Tasting the strange tricks that time plays

MasterChef Canada, Philip K. Dick, and our reality TV adventure

I ran into Danielle Cardozo the other day, on Monday, at the Save-On in Cranbrook. I told her good luck, and mentioned how geared up everyone was for that night’s episode of MasterChef Canada, on which Danielle is a contestant and who has made it, as of this writing, into the Top 10, surviving elimination and under-going intense and strange cooking challenges.

As we had our brief conversation, I felt a curious sense of dislocation, like the fabric of the time-space continuum had become unglued. After all, Danielle was appearing that night on MasterChef Canada, staged in Toronto, and yet here she was, in the Save-On in Cranbrook, on her way to the Heid-Out Restaurant in Cranbrook.

Is it possible that Danielle Cardozo could be in two places at once?

Further, I understood, intellectually, that Episode 7 of MasterChef Canada had already been taped, that it has in fact happened in the past, yet the outcome is unknown to all of us. I assume the contestants are aware of the fates of those involved in Episode 7, yet are sworn to secrecy. This, combined with the high drama of Episode 7, where Danielle had to cook a cow’s tongue, Dora the cheeks and Karla the cow’s brains, etc, with Dora eventually getting eliminated from the show, added to my sense that something was not quite right with time. Was Episode 7 happening in the past, or was it really happening in the present, and my brief conversation with Danielle really happening in the future? Or did my conversation with Danielle actually happen several weeks before I thought I was having it, and when I watched MasterChef it was several days further in the future than I thought, even though the show had been taped in the past?

Gosh, it makes me dizzy. It makes me feel like having a beer with sci-fi writer Philip K. Dick, who no doubt could explain the MasterChef time slip in a way that would not only be bizarre, paranoid, and really hard to understand, but would also be damned entertaining.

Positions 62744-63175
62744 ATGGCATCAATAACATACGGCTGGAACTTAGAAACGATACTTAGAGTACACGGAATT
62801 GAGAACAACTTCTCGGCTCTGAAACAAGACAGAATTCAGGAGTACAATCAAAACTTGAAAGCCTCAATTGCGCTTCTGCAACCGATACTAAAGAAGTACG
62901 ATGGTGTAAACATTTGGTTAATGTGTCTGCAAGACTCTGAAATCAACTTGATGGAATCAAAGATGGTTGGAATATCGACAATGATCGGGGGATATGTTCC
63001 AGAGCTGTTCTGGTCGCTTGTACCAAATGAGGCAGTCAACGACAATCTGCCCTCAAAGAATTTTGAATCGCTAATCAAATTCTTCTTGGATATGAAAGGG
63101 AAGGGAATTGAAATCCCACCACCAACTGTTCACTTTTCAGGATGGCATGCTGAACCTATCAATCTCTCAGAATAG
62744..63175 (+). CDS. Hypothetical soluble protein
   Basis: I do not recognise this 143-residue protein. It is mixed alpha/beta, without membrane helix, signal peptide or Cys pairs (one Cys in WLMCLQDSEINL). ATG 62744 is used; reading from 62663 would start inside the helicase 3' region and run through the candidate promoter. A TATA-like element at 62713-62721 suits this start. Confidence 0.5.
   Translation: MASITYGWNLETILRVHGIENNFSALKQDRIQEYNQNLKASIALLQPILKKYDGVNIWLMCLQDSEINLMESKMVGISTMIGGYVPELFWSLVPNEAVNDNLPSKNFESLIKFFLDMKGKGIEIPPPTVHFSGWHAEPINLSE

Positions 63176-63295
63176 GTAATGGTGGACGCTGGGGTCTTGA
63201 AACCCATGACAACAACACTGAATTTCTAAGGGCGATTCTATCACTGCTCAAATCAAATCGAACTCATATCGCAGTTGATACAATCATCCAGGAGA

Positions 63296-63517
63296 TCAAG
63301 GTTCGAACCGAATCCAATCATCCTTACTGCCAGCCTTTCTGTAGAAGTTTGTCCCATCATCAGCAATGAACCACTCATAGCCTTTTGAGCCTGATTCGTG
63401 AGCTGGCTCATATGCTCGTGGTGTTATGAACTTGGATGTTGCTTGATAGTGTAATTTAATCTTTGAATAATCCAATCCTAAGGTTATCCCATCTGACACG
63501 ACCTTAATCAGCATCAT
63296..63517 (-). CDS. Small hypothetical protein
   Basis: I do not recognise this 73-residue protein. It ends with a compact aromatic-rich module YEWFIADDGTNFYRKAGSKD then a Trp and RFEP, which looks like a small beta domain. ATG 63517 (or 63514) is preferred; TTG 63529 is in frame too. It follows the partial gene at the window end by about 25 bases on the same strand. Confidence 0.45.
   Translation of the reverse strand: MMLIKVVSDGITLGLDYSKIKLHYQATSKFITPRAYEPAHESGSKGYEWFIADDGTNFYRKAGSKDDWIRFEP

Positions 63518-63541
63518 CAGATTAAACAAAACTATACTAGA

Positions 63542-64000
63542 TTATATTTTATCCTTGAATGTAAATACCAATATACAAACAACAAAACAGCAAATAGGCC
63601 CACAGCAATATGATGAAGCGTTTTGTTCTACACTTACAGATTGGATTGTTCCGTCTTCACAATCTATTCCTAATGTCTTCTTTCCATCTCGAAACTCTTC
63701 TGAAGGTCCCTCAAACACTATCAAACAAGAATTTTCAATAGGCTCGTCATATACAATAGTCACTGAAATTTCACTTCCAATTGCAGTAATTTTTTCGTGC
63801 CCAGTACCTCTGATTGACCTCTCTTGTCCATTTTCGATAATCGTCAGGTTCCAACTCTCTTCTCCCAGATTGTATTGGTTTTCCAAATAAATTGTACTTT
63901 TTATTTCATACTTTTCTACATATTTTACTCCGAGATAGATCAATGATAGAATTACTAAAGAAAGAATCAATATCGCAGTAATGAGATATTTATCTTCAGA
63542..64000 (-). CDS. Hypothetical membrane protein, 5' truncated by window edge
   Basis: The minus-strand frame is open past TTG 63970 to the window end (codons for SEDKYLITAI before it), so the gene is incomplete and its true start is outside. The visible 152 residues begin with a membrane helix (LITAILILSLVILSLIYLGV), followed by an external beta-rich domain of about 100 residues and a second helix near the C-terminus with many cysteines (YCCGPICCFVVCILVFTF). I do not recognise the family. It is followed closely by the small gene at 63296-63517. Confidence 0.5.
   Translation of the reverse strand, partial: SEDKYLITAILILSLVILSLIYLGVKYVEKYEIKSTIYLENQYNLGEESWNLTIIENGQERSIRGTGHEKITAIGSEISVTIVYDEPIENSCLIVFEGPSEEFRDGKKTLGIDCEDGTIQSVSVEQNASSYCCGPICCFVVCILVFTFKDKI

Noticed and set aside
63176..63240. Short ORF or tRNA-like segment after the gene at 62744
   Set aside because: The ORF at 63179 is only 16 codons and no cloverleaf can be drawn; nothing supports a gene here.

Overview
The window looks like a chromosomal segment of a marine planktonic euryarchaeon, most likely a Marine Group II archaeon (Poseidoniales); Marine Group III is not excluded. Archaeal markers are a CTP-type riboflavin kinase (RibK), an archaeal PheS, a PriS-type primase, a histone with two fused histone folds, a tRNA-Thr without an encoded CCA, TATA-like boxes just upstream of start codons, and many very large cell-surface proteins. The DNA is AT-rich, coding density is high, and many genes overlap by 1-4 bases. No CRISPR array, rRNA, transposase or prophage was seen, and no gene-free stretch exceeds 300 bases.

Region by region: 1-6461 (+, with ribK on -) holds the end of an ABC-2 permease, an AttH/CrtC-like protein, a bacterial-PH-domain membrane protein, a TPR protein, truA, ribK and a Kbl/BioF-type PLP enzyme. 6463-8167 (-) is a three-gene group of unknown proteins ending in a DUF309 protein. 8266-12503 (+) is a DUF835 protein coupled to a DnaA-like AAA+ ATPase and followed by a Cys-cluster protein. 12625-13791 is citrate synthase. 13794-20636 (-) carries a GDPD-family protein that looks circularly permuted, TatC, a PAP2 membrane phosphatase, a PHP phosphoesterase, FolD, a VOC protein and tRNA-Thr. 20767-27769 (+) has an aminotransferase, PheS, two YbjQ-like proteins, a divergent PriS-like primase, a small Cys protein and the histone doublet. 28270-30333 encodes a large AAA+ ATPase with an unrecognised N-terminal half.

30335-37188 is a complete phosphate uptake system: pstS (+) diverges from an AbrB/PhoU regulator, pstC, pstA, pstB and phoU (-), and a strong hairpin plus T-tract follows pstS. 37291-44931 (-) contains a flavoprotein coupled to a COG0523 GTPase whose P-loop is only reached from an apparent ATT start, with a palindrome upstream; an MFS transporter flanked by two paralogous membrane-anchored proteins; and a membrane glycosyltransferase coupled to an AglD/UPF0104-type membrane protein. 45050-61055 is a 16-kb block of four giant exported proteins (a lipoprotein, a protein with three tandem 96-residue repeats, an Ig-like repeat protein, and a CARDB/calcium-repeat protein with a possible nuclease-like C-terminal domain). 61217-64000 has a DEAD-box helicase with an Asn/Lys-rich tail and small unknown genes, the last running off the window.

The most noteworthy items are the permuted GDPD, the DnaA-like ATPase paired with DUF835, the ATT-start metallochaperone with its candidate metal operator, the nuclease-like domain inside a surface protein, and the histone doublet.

But at my age, having a beer with the intemperate Philip K. Dick would not be a good idea. Besides, Philip K. Dick is dead. Or is he?

But it’s okay. I will take on time’s tricks as they come. I know we live in a spooky world, and nothing is what it seems, as Philip K. Dick pointed out over and over.

In the meantime, the clock moves on regularly and in linear fashion, as do our TV listings, for the most part, and I know next Monday we’ll be gazing at our television devices for Episode 8, for after all, we must cheer on our neighbours when they’re cooking up tongue on the tube.

In a small town, we are invested in our neighbours. We always know what everybody is up to. Our gaze is largely internal, towards our small town navels.

That being said, we are a big enough town that we want to be part of the action. We desire to be represented on a bigger stage, and are always tickled when one of our neighbours puts “Cranbrook on the map,” to use that oh so hackneyed phrase yet again.

Thus, we follow the adventures of Danielle Cardozo with a much greater sense of personal investment, than we would, say, if we were cheering on our fellow Torontonian — one out of 2 million. Here in Cranbrook, we tend to feel we know each other personally, whether we do or not (well, I feel that way, anyway, and I want to invite you all over … wait, let me think about that).

A reality TV show is not the same as a deer cull debate, or a municipal referendum, or such things that force us to confront our reality (in a different way than Philip K. Dick forces us to). But when our friends and neighbours are involved, reality TV is more than mind candy. We’re along for the ride.

We’re cheering on Danielle Cardozo in her single culinary combat. The renown she wins is renown for us all. So stay tuned for Episode 8.

And besides, I thought the tongue looked kind of appetizing.

Barry Coulter is Editor of the Cranbrook Daily Townsman, and believes no part of the animal should be wasted.